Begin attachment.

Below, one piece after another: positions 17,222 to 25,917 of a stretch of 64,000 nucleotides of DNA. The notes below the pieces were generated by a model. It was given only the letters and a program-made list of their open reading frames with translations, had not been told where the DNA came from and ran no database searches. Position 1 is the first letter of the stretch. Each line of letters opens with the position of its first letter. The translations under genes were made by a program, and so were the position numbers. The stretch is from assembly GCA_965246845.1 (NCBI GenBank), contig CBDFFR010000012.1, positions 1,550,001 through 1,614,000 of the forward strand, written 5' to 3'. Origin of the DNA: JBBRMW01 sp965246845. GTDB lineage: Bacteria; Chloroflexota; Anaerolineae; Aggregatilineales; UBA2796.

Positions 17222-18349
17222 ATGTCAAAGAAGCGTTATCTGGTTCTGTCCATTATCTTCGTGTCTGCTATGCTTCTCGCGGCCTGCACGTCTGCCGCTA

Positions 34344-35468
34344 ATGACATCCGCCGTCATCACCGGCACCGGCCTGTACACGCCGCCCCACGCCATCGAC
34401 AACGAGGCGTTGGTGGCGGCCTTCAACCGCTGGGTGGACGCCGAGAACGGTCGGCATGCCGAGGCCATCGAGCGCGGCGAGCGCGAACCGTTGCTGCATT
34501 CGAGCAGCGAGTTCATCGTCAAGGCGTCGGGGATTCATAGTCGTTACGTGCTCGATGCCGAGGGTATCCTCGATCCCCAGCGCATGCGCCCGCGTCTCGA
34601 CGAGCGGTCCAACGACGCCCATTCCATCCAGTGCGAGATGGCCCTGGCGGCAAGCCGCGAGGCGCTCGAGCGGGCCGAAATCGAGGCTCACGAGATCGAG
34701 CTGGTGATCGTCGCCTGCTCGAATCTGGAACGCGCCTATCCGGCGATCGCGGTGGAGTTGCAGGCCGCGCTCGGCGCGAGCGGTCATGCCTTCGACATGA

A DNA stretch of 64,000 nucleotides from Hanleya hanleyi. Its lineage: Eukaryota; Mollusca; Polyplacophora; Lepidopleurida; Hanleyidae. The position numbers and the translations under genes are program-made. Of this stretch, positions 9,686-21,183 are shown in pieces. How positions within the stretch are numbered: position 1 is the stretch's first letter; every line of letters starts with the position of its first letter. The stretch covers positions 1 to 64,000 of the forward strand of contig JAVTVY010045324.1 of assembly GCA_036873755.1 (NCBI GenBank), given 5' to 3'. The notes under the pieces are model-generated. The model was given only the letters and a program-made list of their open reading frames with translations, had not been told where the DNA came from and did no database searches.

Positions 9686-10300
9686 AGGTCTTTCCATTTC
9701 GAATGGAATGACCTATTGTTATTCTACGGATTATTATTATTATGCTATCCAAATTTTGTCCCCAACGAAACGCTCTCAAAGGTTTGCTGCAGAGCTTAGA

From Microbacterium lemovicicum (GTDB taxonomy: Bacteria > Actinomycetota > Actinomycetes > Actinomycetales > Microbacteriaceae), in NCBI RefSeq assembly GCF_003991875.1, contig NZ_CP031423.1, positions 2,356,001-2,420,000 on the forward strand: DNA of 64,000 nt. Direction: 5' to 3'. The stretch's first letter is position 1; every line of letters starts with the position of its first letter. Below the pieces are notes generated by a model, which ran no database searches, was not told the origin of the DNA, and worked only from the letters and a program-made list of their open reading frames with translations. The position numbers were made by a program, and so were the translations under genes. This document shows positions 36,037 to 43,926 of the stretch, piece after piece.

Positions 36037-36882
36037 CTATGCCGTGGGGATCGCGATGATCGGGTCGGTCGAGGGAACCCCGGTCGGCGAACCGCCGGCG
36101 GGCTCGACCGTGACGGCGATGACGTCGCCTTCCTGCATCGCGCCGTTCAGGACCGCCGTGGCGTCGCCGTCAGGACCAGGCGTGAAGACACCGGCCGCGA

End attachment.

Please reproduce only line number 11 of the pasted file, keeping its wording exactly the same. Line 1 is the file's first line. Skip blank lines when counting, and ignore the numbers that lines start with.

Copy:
Positions 9686-10300